Courtesy of Sam Rubin '95

Carson Swank ’23 will lead the Yale baseball team as its new captain this year, as the program prepares to welcome a talented first-year class and new members of its coaching staff. 

An explosive contact hitter with strong plate discipline, the 5’10’’ senior third baseman is an offensive star for the Bulldogs and a regular at the heart of the order. Though Swank’s 2019-20 rookie season was cut short due to the coronavirus pandemic — playing just 10 games — his outstanding performance that year earned him the title of Best Freshman in the Ivy League by D1Baseball. Last season, Swank hit .256, drove in 27 runs and showed off his speed on the basepaths, going seven-for-seven in stolen base attempts. He also ranked in the top five on the roster for batting average, OPS, RBIs, hits and total bases.

“I am very honored and humbled that I was able to be given the opportunity [to captain the team],” Swank said. “I trust these guys with my life, and I’m very thankful that it seems like they feel the same way. There’s no other group of guys that I’d rather share the field with. For them to trust me with leading them is something that I will carry with me for the rest of my life and especially this season.”

Born and raised in Northern Virginia, Swank began playing baseball when he was five years old. Influenced by his parents’ love of sports, his early upbringing was filled with athletic exploration. In high school, his father had not only swam and ran track, but also played lacrosse, football and baseball. His mother had been part of the track and basketball teams in high school. In addition to playing on the diamond, Swank spent a considerable amount of time on the gridiron and the basketball court as a child.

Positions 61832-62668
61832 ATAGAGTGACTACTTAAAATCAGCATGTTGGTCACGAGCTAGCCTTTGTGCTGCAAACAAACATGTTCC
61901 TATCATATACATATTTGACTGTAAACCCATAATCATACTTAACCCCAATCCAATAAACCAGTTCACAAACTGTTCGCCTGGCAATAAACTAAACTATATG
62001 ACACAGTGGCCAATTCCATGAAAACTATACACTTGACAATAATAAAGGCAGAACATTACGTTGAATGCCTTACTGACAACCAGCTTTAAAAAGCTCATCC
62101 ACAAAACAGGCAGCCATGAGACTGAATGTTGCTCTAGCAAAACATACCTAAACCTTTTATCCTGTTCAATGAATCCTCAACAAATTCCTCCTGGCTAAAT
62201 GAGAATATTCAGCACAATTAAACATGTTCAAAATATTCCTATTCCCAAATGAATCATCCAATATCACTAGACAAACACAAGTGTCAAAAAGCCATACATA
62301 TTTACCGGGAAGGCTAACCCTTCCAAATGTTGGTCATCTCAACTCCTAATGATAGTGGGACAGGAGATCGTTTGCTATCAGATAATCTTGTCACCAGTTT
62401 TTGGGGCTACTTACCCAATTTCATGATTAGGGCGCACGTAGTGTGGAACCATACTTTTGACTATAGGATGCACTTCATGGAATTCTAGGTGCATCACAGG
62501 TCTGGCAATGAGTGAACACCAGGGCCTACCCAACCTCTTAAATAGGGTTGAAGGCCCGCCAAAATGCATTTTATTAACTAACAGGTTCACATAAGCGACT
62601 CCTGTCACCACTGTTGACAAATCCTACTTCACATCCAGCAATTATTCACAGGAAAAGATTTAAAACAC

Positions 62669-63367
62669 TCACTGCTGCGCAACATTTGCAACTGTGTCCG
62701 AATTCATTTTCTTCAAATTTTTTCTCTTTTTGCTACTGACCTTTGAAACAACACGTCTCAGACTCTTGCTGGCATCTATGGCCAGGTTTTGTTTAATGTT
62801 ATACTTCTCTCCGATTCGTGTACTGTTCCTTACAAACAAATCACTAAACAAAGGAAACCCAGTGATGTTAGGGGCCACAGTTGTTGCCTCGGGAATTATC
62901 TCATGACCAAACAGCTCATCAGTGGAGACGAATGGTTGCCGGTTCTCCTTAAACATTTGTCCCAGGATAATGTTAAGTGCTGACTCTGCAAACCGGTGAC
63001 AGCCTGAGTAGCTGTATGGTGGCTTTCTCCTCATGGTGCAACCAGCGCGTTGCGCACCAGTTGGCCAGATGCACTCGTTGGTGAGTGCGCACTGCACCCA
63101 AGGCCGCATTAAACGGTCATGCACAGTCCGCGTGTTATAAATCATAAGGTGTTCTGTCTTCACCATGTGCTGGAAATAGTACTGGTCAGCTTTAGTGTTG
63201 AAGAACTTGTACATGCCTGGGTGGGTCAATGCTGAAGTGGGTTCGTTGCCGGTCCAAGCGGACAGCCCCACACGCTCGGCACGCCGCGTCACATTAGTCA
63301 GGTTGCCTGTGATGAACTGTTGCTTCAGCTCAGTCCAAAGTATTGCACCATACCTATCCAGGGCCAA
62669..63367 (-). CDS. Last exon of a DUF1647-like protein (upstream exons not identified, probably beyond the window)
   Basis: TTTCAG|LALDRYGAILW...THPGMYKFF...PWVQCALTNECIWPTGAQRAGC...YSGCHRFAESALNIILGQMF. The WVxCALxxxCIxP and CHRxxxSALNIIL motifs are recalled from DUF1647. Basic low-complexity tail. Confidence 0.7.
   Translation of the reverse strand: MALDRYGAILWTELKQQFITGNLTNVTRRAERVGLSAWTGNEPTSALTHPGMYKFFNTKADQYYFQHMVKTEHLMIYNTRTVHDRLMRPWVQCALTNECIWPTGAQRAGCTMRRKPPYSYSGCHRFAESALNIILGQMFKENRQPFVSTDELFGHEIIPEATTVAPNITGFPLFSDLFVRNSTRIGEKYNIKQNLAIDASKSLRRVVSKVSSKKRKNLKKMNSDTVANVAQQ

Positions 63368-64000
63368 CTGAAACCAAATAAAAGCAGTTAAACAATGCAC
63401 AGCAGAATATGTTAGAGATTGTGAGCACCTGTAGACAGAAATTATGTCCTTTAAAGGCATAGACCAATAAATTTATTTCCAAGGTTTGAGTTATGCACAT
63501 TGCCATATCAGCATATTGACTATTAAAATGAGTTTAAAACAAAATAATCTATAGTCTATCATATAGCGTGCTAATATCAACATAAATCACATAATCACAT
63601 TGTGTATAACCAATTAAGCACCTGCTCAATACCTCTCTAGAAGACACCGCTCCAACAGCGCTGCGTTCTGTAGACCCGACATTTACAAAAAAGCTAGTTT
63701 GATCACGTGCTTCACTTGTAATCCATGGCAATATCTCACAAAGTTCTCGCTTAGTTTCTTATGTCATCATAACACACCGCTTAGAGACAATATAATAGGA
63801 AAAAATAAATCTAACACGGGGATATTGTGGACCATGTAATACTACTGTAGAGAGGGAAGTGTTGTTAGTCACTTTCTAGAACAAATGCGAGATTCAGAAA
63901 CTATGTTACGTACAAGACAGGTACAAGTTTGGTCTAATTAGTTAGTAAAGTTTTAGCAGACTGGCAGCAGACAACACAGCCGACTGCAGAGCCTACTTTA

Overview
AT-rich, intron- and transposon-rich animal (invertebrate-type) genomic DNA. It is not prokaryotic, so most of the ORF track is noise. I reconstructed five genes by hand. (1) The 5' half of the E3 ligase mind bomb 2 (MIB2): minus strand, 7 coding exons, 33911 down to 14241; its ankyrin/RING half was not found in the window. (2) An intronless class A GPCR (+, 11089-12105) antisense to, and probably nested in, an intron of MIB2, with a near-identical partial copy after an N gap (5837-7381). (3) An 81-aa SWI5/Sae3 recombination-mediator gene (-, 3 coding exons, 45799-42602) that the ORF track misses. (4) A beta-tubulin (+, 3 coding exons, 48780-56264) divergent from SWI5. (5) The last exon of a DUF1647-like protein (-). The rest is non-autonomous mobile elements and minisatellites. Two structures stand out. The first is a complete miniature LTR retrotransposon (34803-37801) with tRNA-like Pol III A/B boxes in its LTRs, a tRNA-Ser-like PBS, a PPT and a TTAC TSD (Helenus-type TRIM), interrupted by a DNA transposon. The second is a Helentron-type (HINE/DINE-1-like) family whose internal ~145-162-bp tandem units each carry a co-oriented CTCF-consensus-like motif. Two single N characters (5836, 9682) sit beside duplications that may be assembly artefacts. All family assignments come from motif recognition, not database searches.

The Yale senior’s proximity to the nation’s capital also gave him plenty of exposure to the Washington Nationals, a team he eventually became a devoted fan of. He credits this connection, along with “being around family and friends that played [and enjoyed] baseball so much,” as some of the reasons he first began to feel attached to the sport. 

“Everyone’s childhood dream is to play [at] the professional level,” Swank said. “That’s still my aspiration and my career goal. Hopefully, I’m going to do all I can to get to that level and stick with it.”

In pursuit of his objective, Swank decided to focus completely on baseball upon graduating middle school. He played travel baseball and was a star shortstop at Riverside High School in Leesburg, VA. Swank’s skill quickly shone through and he began to receive attention from scouts. One report described him as a “talented middle infield prospect” with speed, solid defensive skills and “sneaky pop,” adding that he could create “consistent, hard contact and [drive] the ball from gap-to-gap.” 

By the end of the 2018 spring season, Swank had been selected to the All-Met Baseball First Team after batting .493 with 17 doubles and 29 RBIs. That same year, the high school junior also committed to Yale. 

“Carson has been one of the greatest friends and teammates I’ve ever had,” infielder Alec Atkinson ’24 told the News. “It’s special how every action he takes displays his love for Yale Baseball … and for each and every one of our guys. Off the field and in our locker room, he’s a great presence to have. The humility he shows and how personable he is makes him a constant joy to be around. Our team is in the best hands possible, and I can’t wait to see him in the captain role this year.”

Swank’s high school tenure was a formative period in his baseball career and provided him with key fundamental skills. He said his time in high school helped “mold [him] into the baseball player [he is]” and “showed [him] the right way to play the game.” He also added that he was grateful for the support he’d received then, especially from head varsity coach Sam Plank, along with varsity assistant coaches Eric Lascomb and Darren Brady.